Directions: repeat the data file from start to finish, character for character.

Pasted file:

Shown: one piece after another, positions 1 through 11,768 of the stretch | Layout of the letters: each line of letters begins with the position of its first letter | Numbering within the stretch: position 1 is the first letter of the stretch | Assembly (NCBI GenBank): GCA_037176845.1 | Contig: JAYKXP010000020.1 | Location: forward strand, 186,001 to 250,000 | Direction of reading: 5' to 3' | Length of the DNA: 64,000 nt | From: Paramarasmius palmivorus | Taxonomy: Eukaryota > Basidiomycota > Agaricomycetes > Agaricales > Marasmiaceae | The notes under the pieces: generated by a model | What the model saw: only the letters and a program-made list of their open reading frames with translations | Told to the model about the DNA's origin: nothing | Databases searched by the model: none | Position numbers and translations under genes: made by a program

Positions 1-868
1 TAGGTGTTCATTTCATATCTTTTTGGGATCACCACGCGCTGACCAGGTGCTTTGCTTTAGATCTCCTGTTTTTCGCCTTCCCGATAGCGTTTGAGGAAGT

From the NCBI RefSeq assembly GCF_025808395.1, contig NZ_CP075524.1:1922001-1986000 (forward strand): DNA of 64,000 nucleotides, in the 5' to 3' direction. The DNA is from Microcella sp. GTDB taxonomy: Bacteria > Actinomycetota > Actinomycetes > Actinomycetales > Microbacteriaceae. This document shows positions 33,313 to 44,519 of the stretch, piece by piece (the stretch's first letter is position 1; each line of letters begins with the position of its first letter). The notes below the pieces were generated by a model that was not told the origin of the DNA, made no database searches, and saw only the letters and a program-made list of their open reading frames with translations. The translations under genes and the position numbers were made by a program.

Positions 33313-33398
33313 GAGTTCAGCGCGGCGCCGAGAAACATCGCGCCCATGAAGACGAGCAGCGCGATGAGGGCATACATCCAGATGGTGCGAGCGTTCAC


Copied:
Shown: one piece after another, positions 1 through 11,768 of the stretch | Layout of the letters: each line of letters begins with the position of its first letter | Numbering within the stretch: position 1 is the first letter of the stretch | Assembly (NCBI GenBank): GCA_037176845.1 | Contig: JAYKXP010000020.1 | Location: forward strand, 186,001 to 250,000 | Direction of reading: 5' to 3' | Length of the DNA: 64,000 nt | From: Paramarasmius palmivorus | Taxonomy: Eukaryota > Basidiomycota > Agaricomycetes > Agaricales > Marasmiaceae | The notes under the pieces: generated by a model | What the model saw: only the letters and a program-made list of their open reading frames with translations | Told to the model about the DNA's origin: nothing | Databases searched by the model: none | Position numbers and translations under genes: made by a program

Positions 1-868
1 TAGGTGTTCATTTCATATCTTTTTGGGATCACCACGCGCTGACCAGGTGCTTTGCTTTAGATCTCCTGTTTTTCGCCTTCCCGATAGCGTTTGAGGAAGT

From the NCBI RefSeq assembly GCF_025808395.1, contig NZ_CP075524.1:1922001-1986000 (forward strand): DNA of 64,000 nucleotides, in the 5' to 3' direction. The DNA is from Microcella sp. GTDB taxonomy: Bacteria > Actinomycetota > Actinomycetes > Actinomycetales > Microbacteriaceae. This document shows positions 33,313 to 44,519 of the stretch, piece by piece (the stretch's first letter is position 1; each line of letters begins with the position of its first letter). The notes below the pieces were generated by a model that was not told the origin of the DNA, made no database searches, and saw only the letters and a program-made list of their open reading frames with translations. The translations under genes and the position numbers were made by a program.

Positions 33313-33398
33313 GAGTTCAGCGCGGCGCCGAGAAACATCGCGCCCATGAAGACGAGCAGCGCGATGAGGGCATACATCCAGATGGTGCGAGCGTTCAC